Read the short-story and answer the questions that follow it.
In the town square the queue had formed at five in the morning while cocks were crowing far out in the rimed country and there were no fires. All about, among the ruined buildings, bits of mist had clung at first, but now with the new light of seven o’clock it was beginning to disperse. Down the road, in twos and threes, more people were gathering in for the day of marketing, the day of festival.
The small boy stood immediately behind two men who had been talking loudly in the clear air, and all of the sounds they made seemed twice as loud because of the cold. The small boy stomped his feet and blew on his red, chapped hands, and looked up at the soiled gunny-sack clothing of the men and down the long line of men and women ahead.
“Here, boy, what’re you doing out so early?” said the man behind him.
“Got my place in line, I have,” said the boy.
“Whyn’t you run off, give your place to someone who appreciates?”
“Leave the boy alone,” said the man ahead, suddenly turning.
“I was joking.” The man behind put his hand on the boy’s head. The boy shook it away coldly. “I just thought it strange, a boy out of bed so early.”
“This boy’s an appreciator of arts, I’ll have you know,” said the boy’s defender, a man named Grigsby. “What’s your name, lad?”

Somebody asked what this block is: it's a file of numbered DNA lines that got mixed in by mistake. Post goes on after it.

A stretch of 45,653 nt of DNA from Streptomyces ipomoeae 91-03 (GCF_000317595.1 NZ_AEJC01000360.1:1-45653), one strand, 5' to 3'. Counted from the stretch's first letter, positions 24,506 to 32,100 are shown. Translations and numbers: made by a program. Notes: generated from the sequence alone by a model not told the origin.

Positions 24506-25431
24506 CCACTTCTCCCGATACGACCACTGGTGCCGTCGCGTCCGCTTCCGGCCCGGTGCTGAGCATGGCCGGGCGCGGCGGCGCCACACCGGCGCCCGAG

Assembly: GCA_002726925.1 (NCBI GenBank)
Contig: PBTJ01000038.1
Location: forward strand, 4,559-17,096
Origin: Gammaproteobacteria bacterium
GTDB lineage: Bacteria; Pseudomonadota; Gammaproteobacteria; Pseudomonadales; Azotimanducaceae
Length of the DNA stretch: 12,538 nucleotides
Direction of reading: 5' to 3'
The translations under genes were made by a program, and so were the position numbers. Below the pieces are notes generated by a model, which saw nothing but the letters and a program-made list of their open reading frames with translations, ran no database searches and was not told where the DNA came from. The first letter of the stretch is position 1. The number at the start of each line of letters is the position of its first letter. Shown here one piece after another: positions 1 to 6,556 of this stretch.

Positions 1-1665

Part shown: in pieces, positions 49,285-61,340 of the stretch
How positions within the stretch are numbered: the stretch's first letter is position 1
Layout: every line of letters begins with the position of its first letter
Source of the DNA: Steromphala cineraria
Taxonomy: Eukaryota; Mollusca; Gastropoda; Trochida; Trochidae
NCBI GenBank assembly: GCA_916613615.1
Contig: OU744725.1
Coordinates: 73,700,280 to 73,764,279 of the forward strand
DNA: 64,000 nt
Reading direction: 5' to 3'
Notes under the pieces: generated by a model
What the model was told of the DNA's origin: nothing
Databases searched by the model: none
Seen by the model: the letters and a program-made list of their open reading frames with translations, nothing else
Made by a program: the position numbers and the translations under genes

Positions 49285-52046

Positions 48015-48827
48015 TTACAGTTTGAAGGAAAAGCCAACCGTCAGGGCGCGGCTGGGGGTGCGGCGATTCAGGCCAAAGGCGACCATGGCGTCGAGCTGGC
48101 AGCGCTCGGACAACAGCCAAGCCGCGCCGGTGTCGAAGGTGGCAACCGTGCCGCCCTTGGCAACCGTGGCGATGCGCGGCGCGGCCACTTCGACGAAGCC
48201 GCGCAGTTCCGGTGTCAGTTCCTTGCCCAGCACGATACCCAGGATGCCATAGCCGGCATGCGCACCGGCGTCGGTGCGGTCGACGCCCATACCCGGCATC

“Tom here is going to spit clean and true, right, Tom?”
“I sure am!”
Laughter passed down the line.
A man was selling cracked cups of hot coffee up ahead. Tom looked and saw the little hot fire and the brew bubbling in a rusty pan. It wasn’t really coffee. It was made from some berry that grew on the meadowlands beyond town, and it sold a penny a cup to warm their stomachs; but not many were buying, not many had the wealth.
Tom stared ahead to the place where the line ended, beyond a bombed-out stone wall.
“They say she smiles,”said the boy.
“Aye, she does,” said Grigsby.
“They say she’s made of oil and canvas.”
“True. And that’s what makes me think she’s not the original one. The original, now, I’ve heard, was painted on wood a long time ago.”
“They say she’s four centuries old.”
“Maybe more. No one knows what year this is, to be sure.”
“It’s 2061!” “That’s what they say, boy, yes. Liars. Could be 3000 or 5000, for all we know. Things were in a fearful mess there for a while. All we got now is bits and pieces.”
They shuffled along the cold stones of the street.
“How much longer before we see her?” asked Tom uneasily.
“Just a few more minutes. They got her set up with four brass poles and velvet rope, all fancy, to keep folks back. Now mind, no rocks, Tom; they don’t allow rocks thrown at her.”
The sun rose higher in the heavens, bringing heat which made the men shed their grimy coats and greasy hats.
“Why’re we all here in line?” asked Tom at last. “Why’re we all here to spit?”
Grigsby did not glance down at him, but judged the sun. “Well, Tom, there’s lots of reasons.” He reached absently for a pocket that was long gone, for a cigarette that wasn’t there. Tom had seen the gesture a million times. “Tom, it has to do with hate. Hate for everything in the Past. I ask you, Tom, how did we get in such a state, cities all junk, roads like jigsaws from bombs, and half the cornfields glowing with radio-activity at night? Ain’t that a lousy stew, I ask you?”
“Yes, sir, I guess so.”
“It’s this way, Tom. You hate whatever it was that got you all knocked down and ruined. That’s human nature. Unthinking, maybe, but human nature anyway.”